October 1998

NY Central RR 1955; Band Organ Origins

I have been asked to do a series of stories relating some of the experiences encountered since entering the music business around 1963. Many things have happened during this time which might be of interest to the readers of The Carousel News & Trader.

Now I might as well start at the beginning as everyone seems to have one, and I remember mine very well.

I returned from the United States Air Force in 1955. My old job with the New York Central Railroad was not there as they were starting to replace the steam engines with the newer diesel units and I had no training on them.

They offered me the chance to serve a four-year apprenticeship as a diesel electrician starting at $1.66 per hour, and I accepted. Times were not good, and jobs were hard to find, so I felt fortunate to even find employment in my hometown. Almost all of the Stinson family were connected with the New York Central and I felt at home there.

Since this series will include more than just the organ segment, I might at some later time relate some of the fun things that happened at the N.Y.C. RR, starting with the time one of the employees did not like a particular member of a crew running a steam engine from Bellefontaine to Cleveland, and spread a large quantity of Limburger or some other brand of bad smelling cheese over the hot parts of the boiler. The crew had their heads out the window in cold weather much of the way in the beginning until it started to go away. That is the way it was in the old times before all of the government rules and regulations ruined many of the fun things which today would result in a lawsuit.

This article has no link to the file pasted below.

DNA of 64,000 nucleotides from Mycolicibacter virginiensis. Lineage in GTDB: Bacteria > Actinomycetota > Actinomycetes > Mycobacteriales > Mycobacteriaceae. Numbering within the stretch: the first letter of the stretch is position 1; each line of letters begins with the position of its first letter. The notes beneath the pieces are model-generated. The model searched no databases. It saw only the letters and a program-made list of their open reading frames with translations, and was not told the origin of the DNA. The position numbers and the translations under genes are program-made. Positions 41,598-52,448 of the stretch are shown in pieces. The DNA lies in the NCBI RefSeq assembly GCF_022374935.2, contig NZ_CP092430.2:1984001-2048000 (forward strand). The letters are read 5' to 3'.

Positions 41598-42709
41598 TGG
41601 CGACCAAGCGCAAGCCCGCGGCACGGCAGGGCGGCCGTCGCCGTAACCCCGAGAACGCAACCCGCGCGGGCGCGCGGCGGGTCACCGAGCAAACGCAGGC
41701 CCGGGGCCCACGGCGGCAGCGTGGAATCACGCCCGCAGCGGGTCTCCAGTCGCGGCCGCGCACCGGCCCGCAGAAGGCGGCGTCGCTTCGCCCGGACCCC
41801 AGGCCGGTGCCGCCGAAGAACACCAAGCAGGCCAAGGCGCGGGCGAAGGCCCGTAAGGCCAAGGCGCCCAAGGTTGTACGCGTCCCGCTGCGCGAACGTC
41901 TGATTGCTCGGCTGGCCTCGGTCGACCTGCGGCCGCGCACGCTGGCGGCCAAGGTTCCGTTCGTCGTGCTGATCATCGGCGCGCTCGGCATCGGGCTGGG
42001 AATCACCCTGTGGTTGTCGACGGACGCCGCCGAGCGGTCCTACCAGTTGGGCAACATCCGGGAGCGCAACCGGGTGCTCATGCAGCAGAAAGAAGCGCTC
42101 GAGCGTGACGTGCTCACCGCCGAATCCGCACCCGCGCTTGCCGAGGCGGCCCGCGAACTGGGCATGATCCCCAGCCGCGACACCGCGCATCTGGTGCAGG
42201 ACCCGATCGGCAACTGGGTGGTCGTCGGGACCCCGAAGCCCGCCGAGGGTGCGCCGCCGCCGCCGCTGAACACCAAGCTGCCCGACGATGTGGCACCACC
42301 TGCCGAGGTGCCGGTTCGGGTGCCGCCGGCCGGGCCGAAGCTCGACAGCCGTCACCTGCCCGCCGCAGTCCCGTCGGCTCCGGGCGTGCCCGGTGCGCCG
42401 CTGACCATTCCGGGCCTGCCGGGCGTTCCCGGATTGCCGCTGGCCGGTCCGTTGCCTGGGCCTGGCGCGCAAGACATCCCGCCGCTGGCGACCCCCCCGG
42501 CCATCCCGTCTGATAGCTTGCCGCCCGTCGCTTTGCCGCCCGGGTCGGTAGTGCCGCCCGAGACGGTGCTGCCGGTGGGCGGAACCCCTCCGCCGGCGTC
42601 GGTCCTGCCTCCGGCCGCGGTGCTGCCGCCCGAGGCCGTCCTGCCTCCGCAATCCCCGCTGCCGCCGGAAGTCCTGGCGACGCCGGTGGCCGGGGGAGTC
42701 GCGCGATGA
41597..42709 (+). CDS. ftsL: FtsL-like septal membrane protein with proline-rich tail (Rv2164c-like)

I had just finished doing some house wiring for my father-in-law and he was short on money when I completed the job. He had an old pump organ on his back porch which was in bad condition and full of raccoon droppings. I said I would take this, as it was new to me, and that is where I started in my life of music. I rebuilt the organ and installed it in our house where others admired it and asked me to rebuild one for them.

It was not long before I was doing pump organs in almost all of my spare time. Then came the player piano phase, which we will cover in detail in a future column and I'll explain how it led by accident to the band organ business.

We are fast approaching our 100th organ with no two being the same, and it is strange to recall how one old pump organ led to this occupation. I have heard that almost everything you do in life has some bearing on your remaining time, and this has held true for me in the organ business.

Another thing that makes this such a nice occupation is the type of people we've dealt with over the years. I have found that people who like musical instruments have been very fine to deal with. I've really enjoyed the many new friends I have met over the years. These friends and special people are as important to me as the profits in the business.

Next month I'll share with you how the actual band organ business got started.

Next: Band Organ Note No. 2, November 1998

Close this window